Craks in a Marriage (Mah Jongg Mysteries) by Barbara Barrett, guest post, spotlight & giveaway

Craks in a Marriage (Mah Jongg Mysteries)
by Barbara Barrett

About the Book

Craks in a Marriage (Mah Jongg Mysteries)
Cozy Mystery
1st in Series
Setting – Florida
Self Published (February 6, 2018)
Print Length: 204 pages

When Sydney Bonner overhears a fellow mah jongg player arguing on the phone with her husband, she realizes the couple’s “perfect marriage” isn’t all it appears to be. A few days later, the husband is found dead, his head bashed in. Fearing she’ll be considered the most likely suspect, the widow prevails upon Sydney and her three friends—Marianne, Kat and Micki—to find out who really killed him.

Though none of these four fun-loving, take-charge retirees has any training as detectives, the women agree to launch a secret investigation. As they dig under the happy veneer of their community’s social life, they find more than enough suspects, from shady ladies to resentful golf buddies, to keep them looking over their shoulders.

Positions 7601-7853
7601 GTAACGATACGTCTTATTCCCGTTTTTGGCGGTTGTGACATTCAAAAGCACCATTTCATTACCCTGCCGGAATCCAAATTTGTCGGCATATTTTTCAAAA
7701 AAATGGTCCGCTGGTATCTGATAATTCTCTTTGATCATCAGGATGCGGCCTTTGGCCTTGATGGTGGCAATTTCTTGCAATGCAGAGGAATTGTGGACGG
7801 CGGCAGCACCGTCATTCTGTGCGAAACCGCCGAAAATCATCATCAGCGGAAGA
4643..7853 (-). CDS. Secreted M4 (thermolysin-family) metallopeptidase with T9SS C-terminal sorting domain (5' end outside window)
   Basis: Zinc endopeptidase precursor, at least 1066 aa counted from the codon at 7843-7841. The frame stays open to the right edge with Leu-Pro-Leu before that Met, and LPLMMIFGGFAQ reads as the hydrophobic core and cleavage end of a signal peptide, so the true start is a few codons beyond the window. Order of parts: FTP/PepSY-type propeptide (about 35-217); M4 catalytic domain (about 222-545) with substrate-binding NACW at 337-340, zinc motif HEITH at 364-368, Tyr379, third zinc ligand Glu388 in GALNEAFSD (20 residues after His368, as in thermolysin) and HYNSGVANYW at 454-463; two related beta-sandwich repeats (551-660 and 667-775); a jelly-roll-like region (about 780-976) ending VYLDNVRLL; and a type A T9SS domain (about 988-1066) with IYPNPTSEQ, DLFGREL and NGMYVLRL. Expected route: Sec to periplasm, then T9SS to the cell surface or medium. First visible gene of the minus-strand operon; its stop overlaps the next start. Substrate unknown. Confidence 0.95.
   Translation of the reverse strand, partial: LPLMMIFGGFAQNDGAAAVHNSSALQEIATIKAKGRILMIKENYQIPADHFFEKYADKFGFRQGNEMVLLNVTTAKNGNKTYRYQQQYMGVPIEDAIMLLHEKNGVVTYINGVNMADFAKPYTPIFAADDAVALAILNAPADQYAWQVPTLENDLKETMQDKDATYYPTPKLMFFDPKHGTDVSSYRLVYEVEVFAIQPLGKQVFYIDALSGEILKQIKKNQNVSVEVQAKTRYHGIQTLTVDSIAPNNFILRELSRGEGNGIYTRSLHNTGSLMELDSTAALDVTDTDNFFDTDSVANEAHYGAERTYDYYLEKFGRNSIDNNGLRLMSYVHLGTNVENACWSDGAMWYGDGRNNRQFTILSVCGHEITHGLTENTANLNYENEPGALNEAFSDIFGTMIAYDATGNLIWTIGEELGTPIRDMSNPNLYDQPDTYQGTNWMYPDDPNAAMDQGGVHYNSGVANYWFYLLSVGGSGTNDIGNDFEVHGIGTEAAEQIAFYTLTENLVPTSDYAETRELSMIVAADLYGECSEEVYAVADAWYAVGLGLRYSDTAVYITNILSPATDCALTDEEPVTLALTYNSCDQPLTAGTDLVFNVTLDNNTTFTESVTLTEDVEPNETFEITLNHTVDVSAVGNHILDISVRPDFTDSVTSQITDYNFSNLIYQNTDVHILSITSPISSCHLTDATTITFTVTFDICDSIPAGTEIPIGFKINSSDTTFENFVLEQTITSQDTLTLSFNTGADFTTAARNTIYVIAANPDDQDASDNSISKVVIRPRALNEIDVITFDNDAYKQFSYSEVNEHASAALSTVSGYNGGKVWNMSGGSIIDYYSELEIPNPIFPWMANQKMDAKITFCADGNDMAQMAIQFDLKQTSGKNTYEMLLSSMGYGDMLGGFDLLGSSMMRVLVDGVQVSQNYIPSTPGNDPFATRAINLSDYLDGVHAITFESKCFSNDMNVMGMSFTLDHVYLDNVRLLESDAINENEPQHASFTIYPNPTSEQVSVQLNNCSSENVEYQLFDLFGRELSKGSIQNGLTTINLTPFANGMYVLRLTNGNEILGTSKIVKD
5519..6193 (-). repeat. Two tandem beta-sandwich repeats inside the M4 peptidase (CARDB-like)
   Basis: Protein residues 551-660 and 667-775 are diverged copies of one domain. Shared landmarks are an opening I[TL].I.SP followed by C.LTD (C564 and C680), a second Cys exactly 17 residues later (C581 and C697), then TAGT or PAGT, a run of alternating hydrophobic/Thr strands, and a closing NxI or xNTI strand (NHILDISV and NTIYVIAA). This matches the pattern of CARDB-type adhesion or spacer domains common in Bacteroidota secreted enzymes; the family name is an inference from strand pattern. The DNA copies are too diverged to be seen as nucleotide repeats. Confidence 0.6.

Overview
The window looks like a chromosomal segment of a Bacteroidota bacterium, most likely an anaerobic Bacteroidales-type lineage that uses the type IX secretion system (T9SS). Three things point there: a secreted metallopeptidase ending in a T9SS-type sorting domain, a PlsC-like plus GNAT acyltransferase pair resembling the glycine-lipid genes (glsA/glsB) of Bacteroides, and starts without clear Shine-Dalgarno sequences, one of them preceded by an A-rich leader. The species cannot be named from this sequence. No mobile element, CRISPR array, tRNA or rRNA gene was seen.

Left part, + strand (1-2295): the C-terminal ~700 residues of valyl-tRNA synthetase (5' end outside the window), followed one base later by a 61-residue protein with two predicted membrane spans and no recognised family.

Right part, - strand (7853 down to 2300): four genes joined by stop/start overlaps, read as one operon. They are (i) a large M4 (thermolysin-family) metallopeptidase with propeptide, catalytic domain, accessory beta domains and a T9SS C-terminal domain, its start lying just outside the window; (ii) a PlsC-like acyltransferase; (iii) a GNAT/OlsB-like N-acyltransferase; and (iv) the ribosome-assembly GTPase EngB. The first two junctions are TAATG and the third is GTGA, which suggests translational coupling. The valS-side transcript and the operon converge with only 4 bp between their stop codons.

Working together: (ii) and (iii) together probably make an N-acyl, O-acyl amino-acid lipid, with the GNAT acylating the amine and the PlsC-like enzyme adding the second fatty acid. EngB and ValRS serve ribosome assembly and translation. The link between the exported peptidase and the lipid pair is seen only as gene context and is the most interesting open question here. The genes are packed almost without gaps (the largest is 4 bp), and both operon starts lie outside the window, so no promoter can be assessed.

Could the murderer be lurking among the talent in a chaotic production put on by Sydney’s husband, who will do anything to keep busy in retirement? Could the sheriff, who may have more than a professional interest in chanteuse Kat, end up pinning the crime on the women instead? Each discovery during their investigations and their weekly mah jongg game keeps them running as they close in on the killer—but the killer may also be closing in on them.

Guest Post

Why Retirees?

I like to describe the Mah Jongg Mystery series as “The Golden Girls become Jessica Fletcher,” but I wasn’t sure if anyone under fifty would recognize the reference. Thanks to TV reruns, I probably don’t have to worry. Both TV shows have become cultural icons. The thing is, I couldn’t find a more recent example that fit this series. The closest I could come was “The Women’s Murder Club” by James Patterson, which aired from 2007-2008. But they weren’t retirees; in fact, their various occupations (a homicide detective, an assistant district attorney, a chief medical examiner and a newspaper crime reporter) are the fabric of their crime-solving stories.